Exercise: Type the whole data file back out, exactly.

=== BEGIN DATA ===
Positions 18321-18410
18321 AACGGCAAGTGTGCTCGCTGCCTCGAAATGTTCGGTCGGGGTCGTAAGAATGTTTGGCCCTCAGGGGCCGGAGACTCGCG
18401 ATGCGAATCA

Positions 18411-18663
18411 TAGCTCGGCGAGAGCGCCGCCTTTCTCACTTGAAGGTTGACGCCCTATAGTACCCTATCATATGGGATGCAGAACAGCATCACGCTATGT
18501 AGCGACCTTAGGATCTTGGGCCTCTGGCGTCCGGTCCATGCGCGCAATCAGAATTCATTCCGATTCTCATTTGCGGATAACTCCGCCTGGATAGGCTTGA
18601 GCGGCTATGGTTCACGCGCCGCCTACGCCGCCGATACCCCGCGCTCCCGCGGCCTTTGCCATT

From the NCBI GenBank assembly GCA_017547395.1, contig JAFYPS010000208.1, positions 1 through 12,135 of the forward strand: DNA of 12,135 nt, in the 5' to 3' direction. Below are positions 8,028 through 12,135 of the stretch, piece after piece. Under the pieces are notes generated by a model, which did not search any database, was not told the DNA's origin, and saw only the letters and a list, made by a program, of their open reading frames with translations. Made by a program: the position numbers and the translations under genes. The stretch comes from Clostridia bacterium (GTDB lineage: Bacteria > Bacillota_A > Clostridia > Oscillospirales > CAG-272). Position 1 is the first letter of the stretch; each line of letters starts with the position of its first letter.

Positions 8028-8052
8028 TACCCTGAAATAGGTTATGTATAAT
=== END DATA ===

Positions 18321-18410
18321 AACGGCAAGTGTGCTCGCTGCCTCGAAATGTTCGGTCGGGGTCGTAAGAATGTTTGGCCCTCAGGGGCCGGAGACTCGCG
18401 ATGCGAATCA

Positions 18411-18663
18411 TAGCTCGGCGAGAGCGCCGCCTTTCTCACTTGAAGGTTGACGCCCTATAGTACCCTATCATATGGGATGCAGAACAGCATCACGCTATGT
18501 AGCGACCTTAGGATCTTGGGCCTCTGGCGTCCGGTCCATGCGCGCAATCAGAATTCATTCCGATTCTCATTTGCGGATAACTCCGCCTGGATAGGCTTGA
18601 GCGGCTATGGTTCACGCGCCGCCTACGCCGCCGATACCCCGCGCTCCCGCGGCCTTTGCCATT

From the NCBI GenBank assembly GCA_017547395.1, contig JAFYPS010000208.1, positions 1 through 12,135 of the forward strand: DNA of 12,135 nt, in the 5' to 3' direction. Below are positions 8,028 through 12,135 of the stretch, piece after piece. Under the pieces are notes generated by a model, which did not search any database, was not told the DNA's origin, and saw only the letters and a list, made by a program, of their open reading frames with translations. Made by a program: the position numbers and the translations under genes. The stretch comes from Clostridia bacterium (GTDB lineage: Bacteria > Bacillota_A > Clostridia > Oscillospirales > CAG-272). Position 1 is the first letter of the stretch; each line of letters starts with the position of its first letter.

Positions 8028-8052
8028 TACCCTGAAATAGGTTATGTATAAT